We Agree to Disagree: Different Ways of Agreeing/Disagreeing in English

During the course of a conversation when a person is stating their ideas, it can be the case that you, as the other participant in the said conversation, have the same opinion as stated by the speaker and you want to express your agreement.  On the other hand, a contrasting situation might happen – you may have a completely different opinion from the person talking and you want to express your disagreement.

You can either agree or disagree in many ways, but it is always important to respect other person’s opinion.  You can simply state your agreement or disagreement by saying “I agree with you” or “I disagree”; or you can express different levels of agreement/disagreement depending on whether you completely or partially agree/disagree and feel the need to add your own thoughts.  

SEE ALSO: When Prescriptive and Descriptive Grammars Collide: English Double Negatives


You can simply agree with someone by using adverbs “so” and “neither”.  When someone expresses their opinion in a form of a positive sentence, you use “so” and repeat the auxiliary verb.  However, if someone states their opinion in a form of a negative sentence, use “neither” and also repeat the auxiliary verb.

  • “I love reading books.” “So do I!”
  • “I didn’t enjoy this film.” “Neither did I.”
  • “I have always liked Indian food.” “So have I.”
  • “I can’t stand this kind of music.  “Neither can I.”

If you believe that what is being said completely complies with your stands on the matter in question, you can make use of phrases such as “I couldn’t agree more”, “You are 100% right” or “You are absolutely right” to express strong agreement, or simple agree with short expressions, such as “Exactly” or “Absolutely”.

“I think that eBooks will never be able to completely replace paper books.”
“I think you are absolutely right.”

There also might be some instances when you think that a speaker has a valid point and you want to let them know you support their point of view, but you have your own thoughts and ideas you would like to add to the discussion.  To express this degree of agreement, the following phrases might be useful: “I have to side with you on this one, but…”, “I think we are on the same page here.  I would only like to add…”, “I think we are seeing eye to eye on this matter, I would only say …” or “I suppose you are right.  However…”

“In my opinion, I think it’s good to take a year off before college and have a lot of fun and enjoy before all that studying.”
“Well, I have to side with you on this one, but I think you should also do something useful during that year, have some real life experiences, and not just go to parties, for example.”
“I think today’s children have access to everything they want and they are all just so spoiled.”
“I think we are seeing eye to eye on this matter, I would only say that you cannot generalize it like that and say ALL children are spoiled.”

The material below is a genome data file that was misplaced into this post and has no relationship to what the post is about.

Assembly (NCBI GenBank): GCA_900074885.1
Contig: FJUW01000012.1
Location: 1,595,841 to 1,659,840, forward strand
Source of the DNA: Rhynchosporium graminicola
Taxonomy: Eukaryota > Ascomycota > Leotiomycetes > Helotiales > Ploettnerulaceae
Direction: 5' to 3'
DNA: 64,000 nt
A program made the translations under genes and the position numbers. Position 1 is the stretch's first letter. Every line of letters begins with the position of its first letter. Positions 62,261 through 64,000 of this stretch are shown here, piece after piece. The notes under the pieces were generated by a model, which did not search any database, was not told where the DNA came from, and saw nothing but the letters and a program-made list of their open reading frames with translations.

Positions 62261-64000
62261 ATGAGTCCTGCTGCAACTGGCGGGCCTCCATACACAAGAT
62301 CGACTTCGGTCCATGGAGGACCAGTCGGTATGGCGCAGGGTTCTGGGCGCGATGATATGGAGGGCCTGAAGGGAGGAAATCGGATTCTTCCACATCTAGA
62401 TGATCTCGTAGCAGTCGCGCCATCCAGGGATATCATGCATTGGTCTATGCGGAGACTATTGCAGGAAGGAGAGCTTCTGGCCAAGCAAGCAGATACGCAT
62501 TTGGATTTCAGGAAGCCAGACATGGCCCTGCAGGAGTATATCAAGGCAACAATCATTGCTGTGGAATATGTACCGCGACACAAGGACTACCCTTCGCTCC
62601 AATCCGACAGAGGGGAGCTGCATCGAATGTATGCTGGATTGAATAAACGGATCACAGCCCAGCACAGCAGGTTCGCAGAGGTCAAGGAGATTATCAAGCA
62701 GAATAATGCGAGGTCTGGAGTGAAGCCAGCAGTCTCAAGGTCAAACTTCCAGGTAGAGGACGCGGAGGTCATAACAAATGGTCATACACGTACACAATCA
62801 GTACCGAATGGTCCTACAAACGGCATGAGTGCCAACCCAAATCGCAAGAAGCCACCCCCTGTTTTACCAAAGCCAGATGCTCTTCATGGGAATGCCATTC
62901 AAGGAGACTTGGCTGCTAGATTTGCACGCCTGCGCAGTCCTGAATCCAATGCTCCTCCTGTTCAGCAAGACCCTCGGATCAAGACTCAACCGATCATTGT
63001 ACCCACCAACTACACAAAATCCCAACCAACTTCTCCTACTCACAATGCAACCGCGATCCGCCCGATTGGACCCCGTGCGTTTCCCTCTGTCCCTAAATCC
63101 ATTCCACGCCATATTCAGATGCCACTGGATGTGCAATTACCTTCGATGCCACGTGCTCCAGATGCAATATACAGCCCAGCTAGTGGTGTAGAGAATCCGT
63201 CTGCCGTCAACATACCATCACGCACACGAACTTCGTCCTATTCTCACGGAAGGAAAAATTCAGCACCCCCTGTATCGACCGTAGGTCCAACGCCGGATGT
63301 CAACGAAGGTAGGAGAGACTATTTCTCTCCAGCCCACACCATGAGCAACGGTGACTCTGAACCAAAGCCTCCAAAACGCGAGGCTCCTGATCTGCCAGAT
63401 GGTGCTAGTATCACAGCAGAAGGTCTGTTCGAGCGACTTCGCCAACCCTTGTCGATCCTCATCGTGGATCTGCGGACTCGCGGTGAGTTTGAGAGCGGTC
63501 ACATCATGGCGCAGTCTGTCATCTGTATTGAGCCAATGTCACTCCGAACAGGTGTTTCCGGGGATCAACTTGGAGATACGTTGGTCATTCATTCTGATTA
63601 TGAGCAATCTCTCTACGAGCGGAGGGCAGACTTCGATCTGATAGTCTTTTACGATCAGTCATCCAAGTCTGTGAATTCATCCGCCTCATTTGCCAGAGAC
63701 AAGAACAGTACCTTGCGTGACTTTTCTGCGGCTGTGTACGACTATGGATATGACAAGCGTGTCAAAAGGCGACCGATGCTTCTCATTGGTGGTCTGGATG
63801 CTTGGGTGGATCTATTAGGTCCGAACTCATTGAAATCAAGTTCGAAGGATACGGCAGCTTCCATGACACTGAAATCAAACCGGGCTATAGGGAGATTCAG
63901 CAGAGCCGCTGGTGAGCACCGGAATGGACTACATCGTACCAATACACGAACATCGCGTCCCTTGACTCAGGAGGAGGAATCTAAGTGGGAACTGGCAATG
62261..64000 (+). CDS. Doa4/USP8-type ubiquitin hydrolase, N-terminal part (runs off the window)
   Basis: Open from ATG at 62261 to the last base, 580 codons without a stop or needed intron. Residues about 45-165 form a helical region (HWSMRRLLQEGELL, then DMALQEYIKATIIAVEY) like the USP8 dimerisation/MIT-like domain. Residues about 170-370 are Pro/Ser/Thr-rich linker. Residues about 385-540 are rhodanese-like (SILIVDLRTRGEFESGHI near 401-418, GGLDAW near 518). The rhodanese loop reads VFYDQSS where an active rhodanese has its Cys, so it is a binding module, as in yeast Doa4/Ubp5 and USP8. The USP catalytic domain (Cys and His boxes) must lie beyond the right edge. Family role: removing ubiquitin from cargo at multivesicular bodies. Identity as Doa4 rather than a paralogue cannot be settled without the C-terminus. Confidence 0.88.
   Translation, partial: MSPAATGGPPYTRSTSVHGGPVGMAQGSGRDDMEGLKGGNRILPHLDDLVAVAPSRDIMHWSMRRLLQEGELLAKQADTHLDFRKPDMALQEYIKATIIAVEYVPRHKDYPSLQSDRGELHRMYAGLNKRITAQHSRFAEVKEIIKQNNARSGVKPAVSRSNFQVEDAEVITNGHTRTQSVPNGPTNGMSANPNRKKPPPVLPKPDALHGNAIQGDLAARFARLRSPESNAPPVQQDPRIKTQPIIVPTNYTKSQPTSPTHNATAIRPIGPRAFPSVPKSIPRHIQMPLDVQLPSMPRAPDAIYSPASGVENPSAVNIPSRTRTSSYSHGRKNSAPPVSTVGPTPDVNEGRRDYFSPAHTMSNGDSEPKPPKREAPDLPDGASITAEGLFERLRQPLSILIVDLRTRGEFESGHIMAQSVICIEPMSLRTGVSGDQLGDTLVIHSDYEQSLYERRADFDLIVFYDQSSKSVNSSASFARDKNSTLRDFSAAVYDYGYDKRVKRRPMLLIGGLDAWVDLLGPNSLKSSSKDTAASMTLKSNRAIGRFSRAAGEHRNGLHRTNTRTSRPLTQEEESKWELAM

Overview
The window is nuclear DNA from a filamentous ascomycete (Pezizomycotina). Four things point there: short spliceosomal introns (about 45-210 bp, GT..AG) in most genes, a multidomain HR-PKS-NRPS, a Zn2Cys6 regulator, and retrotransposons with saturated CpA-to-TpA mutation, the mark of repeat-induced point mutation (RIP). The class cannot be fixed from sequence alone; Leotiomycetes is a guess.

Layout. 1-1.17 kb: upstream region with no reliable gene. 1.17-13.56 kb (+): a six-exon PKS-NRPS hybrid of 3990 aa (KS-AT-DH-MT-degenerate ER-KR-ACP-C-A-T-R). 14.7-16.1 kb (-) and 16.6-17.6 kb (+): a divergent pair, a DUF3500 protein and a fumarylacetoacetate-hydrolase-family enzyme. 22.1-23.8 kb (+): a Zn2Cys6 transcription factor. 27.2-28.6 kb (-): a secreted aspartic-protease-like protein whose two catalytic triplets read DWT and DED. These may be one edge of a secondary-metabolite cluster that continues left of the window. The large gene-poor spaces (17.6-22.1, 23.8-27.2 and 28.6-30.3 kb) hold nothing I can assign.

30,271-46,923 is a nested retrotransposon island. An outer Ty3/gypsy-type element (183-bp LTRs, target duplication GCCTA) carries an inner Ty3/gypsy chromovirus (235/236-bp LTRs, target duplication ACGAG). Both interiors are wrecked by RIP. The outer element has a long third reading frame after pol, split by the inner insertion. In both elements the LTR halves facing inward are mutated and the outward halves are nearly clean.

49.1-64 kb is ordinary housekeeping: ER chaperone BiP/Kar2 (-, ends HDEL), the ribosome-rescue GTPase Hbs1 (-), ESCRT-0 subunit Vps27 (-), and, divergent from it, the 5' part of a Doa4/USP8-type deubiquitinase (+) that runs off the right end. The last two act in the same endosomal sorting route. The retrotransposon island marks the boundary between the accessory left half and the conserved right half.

It is impossible that we all have the same opinion when it comes to discussing certain issues or matters.  It is completely normal that each person views a certain situation from a different angle, thus forming a different opinion.  Furthermore, the exchange of different opinions can be useful as it can lead to constructive discussions where everyone can present their attitude while taking into account other people’s opinions.

When it comes to disagreeing with someone, you may want to point out that what you think is completely different from what the speaker is saying.  To express that you completely disagree with someone, here are the phrases that might help you: “I totally disagree”, “I beg to differ” or “I’d say the exact opposite”.

“I would say that learning a language later in life is almost impossible.”
“I beg to differ.  I think it’s never too late to learn a language.”

In certain situations, you want to express you disagreement in a more mild way by letting the speaker know you understand what is being said, but that is not your opinion.  To state you disagreement in this way, here are some useful phrases: “I see your point.  However…”, “You have a great point, but I’m afraid I’ll have to disagree with you.”, “I see where you are going with this, but in my opinion…”, “I hear what you are saying, but…” or “I’m afraid I can’t agree with you because…”.

“Studying grammar is so useless, it’s just important to practice real life conversation.”
“I see your point.  However, in order for communication to run smoothly, you need to have certain knowledge of grammar.”
“Living in a flat is so much better than living in a house.  For one thing, you spend less money on bills.”
“You have a great point, but I’m afraid I’ll have to disagree with you.  I think there are much more advantages to living in a house.”

Whether you share someone’s opinion or not, it is important to be a careful listener and hear what other people have to say and take their arguments into consideration before stating if you agree or disagree.  Before making your point, think of arguments that will support your stand and get the conversation going by presenting arguments you believe are valid.